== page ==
The Irish church and the Tudor reformations Henry A. Jefferies (Four Courts Press, €55) ISBN 9781846820502

Published in Book Reviews, Early Modern History (1500–1700), Issue 6 (Nov/Dec 2010), Reviews, Volume 18

82_small_1290262196The past twenty years or so have witnessed an upsurge in the academic study of Tudor Ireland. A number of young scholars were inspired by a series of important essays dealing with the Irish reformation by Brendan Bradshaw, Nicholas Canny and Karl Bottigheimer in the 1970s and 1980s and influenced by diocesan studies undertaken by scholars such as Christopher Haigh in England. By the 1990s, this interest had led to the study of the impact of the Tudor reformation in Ireland on a diocesan level, resulting in the publication over the past thirteen years of monographs on Armagh, Dublin, Kildare and Meath by Henry Jefferies, James Murray, Mary Ann Lyons and this reviewer. There has not, however, been an overall survey of the Tudor reformation in Ireland since Robert Dudley Edwards’s Church and state in Tudor Ireland, published in 1935. With the plethora of articles and monographs published over the past twenty years, a survey containing a synthesis of this new research has been urgently required. Henry Jefferies, who has worked on the Irish reformation for many years, has provided us with such a work.


In an interpretation that is consistent with the seminal work of Eamon Duffy in England, Jefferies weaves together convincing evidence that indicates that the Irish pre-reformation church (particularly at a parochial level) was not in decline. Indeed, the parish church seems to have benefited at the expense of the religious orders (bar the Observant Franciscans, who were experiencing a resurgence in their popularity) at this time. More, however, on the early reformation attempts in Ireland would have been welcome—only 54 pages (out of 302) are devoted to the reformations under Henry VIII, Edward VI and the restoration of Catholicism as the state religion under Mary. For example, it would have been useful to include more comment and analysis on the monastic dissolutions—one of the only successful strands of the Tudor reformation in Ireland—and its effect on the landowning gentry, especially of the Pale, where the dissolutions were most effective. The distribution of monastic land at bargain prices became especially important in securing the outward obedience to the reformation of senior figures in the Dublin administration such as Thomas Cusack. What sweeteners were there for the Pale gentry a generation or two later?

Jefferies places religion right at the heart of much of the civil strife of Elizabeth’s reign, quoting William Cecil, the queen’s secretary, who ‘was not alone in thinking that “there is no enmity so great as that for religion”’ (p. 279). I would have been interested to learn, however, just who else shared this belief. Jefferies sees religious dissent as a major factor in Irish politics in the late sixteenth century. For Cecil, in actuality, the subject of religion never took up as much of his time as other matters in Ireland, the minister believing that religious reform could not be implemented until civil obedience and royal authority were accepted in Ireland.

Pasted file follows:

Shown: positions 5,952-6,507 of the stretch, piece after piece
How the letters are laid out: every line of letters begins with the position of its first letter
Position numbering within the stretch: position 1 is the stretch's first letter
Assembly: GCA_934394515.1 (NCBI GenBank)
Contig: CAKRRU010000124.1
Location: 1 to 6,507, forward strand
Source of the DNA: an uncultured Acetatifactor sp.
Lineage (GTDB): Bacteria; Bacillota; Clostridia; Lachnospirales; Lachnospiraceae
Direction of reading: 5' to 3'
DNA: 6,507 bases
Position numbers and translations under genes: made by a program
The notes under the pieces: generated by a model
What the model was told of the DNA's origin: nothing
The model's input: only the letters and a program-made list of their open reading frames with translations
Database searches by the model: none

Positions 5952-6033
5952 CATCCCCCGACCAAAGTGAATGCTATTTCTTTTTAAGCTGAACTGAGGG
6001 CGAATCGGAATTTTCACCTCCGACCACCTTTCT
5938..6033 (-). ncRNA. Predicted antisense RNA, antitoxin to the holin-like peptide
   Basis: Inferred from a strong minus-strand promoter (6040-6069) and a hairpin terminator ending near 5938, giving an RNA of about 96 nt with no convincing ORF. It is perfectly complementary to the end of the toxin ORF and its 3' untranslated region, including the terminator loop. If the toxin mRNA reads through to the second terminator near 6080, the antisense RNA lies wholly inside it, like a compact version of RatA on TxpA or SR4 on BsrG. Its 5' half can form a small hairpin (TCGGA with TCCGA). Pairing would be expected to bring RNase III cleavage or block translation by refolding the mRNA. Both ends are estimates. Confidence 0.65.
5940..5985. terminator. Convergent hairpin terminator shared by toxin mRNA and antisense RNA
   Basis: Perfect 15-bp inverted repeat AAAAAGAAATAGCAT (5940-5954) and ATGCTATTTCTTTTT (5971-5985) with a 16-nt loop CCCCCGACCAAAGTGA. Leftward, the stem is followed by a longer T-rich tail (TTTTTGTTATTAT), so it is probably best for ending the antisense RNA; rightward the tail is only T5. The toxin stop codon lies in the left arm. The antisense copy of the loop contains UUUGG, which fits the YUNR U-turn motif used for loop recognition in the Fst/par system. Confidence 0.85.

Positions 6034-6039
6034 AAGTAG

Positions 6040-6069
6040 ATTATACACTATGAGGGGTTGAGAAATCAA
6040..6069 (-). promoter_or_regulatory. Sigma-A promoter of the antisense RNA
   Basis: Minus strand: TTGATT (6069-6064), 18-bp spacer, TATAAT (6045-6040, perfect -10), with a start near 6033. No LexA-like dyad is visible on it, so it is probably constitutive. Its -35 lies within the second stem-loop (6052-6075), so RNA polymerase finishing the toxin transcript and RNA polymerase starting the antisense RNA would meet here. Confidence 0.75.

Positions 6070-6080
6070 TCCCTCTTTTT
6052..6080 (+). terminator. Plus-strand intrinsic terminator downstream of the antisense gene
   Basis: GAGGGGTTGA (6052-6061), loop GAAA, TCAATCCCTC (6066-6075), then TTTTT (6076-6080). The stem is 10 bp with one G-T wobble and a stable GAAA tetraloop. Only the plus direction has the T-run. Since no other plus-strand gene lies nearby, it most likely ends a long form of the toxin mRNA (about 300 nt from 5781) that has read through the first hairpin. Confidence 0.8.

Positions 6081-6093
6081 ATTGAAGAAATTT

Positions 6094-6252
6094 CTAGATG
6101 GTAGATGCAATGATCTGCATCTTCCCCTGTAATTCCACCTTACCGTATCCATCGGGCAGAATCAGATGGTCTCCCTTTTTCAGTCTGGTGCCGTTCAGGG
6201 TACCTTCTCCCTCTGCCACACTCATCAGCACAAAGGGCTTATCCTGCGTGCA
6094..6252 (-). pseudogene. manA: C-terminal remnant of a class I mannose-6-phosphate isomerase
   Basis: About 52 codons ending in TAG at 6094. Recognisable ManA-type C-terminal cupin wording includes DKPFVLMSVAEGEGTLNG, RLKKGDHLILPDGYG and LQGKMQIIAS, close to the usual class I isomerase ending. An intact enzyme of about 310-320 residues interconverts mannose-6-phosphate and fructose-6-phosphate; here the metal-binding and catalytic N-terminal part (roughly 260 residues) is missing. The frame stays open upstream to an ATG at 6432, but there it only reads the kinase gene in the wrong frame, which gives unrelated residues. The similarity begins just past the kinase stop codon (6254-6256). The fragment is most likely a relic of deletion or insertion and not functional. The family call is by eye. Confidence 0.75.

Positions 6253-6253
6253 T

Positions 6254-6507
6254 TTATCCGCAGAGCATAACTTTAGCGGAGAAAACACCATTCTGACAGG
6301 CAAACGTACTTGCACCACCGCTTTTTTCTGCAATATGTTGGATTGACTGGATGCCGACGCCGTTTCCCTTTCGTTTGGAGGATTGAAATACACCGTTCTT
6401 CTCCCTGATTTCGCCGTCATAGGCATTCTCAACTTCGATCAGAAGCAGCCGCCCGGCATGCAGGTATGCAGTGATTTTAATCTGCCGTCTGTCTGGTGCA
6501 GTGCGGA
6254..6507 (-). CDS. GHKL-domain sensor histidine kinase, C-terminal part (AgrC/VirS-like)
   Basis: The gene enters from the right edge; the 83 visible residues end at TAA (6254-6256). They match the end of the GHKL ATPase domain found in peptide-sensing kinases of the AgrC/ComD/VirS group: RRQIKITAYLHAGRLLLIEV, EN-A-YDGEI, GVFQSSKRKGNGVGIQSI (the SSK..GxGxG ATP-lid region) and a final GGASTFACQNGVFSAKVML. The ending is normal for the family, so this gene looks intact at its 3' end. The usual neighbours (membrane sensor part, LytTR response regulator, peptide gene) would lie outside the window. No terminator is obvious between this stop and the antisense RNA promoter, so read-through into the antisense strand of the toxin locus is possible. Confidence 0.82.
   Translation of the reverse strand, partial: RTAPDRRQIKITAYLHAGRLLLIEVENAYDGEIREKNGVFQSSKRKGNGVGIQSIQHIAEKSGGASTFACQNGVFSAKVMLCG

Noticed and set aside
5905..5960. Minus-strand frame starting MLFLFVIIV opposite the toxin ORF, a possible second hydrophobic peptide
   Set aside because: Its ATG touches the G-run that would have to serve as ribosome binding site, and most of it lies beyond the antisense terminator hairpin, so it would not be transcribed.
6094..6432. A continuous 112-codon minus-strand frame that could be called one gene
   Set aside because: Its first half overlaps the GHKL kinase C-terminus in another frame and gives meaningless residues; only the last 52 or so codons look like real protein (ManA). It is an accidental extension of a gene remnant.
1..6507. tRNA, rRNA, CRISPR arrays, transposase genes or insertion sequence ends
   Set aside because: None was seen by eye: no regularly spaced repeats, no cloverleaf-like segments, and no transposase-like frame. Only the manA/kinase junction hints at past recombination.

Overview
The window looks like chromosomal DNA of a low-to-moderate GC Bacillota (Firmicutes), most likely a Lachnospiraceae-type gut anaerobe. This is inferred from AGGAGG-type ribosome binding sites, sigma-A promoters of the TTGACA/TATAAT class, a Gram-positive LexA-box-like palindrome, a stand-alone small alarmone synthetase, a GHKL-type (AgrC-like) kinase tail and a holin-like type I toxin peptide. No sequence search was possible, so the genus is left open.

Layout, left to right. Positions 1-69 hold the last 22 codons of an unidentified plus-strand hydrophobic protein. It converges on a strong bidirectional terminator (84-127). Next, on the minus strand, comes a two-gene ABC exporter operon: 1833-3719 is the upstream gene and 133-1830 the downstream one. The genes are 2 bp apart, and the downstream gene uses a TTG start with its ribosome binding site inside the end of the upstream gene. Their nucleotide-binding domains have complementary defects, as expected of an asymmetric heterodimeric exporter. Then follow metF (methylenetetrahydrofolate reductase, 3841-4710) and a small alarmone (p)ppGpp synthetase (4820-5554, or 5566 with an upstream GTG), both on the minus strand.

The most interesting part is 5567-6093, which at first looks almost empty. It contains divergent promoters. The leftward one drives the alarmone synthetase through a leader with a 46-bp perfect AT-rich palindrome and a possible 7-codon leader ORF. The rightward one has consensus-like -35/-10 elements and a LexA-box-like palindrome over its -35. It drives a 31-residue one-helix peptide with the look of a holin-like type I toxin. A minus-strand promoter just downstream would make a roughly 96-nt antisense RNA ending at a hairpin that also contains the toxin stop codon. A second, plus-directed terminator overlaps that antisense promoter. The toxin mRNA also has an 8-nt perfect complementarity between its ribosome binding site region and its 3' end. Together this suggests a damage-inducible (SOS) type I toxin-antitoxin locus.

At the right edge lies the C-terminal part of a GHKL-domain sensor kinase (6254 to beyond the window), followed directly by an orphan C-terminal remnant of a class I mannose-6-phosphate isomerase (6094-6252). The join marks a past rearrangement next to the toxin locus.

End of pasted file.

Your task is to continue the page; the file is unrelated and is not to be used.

The 1580s—a period of social and civil unrest in Ireland—Jefferies rightly marks as a watershed in the Irish reformation. Here he states that it was not the alienation of the Palesmen from the Dublin administration through the cess controversy and the fallout from the Baltinglass rebellion that led to the failure of the reformation in Ireland at this time. Rather it was Elizabeth I who forced Lord Deputy Perrot to ‘terminate his programme for rigorous [religious] enforcement, and to adopt a more laissez faire stance in religion’ (pp 239–40). Following the bloody aftermath of the Baltinglass rebellion, the queen was unwilling to alienate further the Palesmen at a time of heightened tensions between the English and the Spanish. In effect, it was Queen Elizabeth I, supreme governor of the Church of Ireland, who allowed the practice of Catholicism to continue unabated throughout the 1580s and 1590s, by which time the counter-reformation was beginning to take hold among the Pale gentry and the opportunity to introduce successfully the reformation in Ireland was squandered.

Jefferies disagrees with many previously held concepts regarding the Irish reformation and no sacred cow escapes filleting here. He takes issue with various aspects of the research of Ciaran Brady, Steven Ellis, Nicholas Canny, Brendan Bradshaw, Mary Ann Lyons and especially James Murray. Whether any of the above-named historians (or, indeed, some young Turk) have the hunger for a duel reminiscent of the seminal Bradshaw–Canny–Bottigheimer debates of the 1970s and 1980s remains to be seen. But on the strength of the copious amount of research that Jefferies has corralled here, it is obvious that anyone looking to dispute issues raised in this book would have a real fight on their hands. Jefferies has consulted a large and varied array of sources for this study and it is fair to say that few know them as well as he does. There is much to ponder here, and this book represents a significant step forward in our understanding and perception of the reformation and its failure in Tudor Ireland.  HI

Brendan Scott lectures in history at NUI Maynooth.

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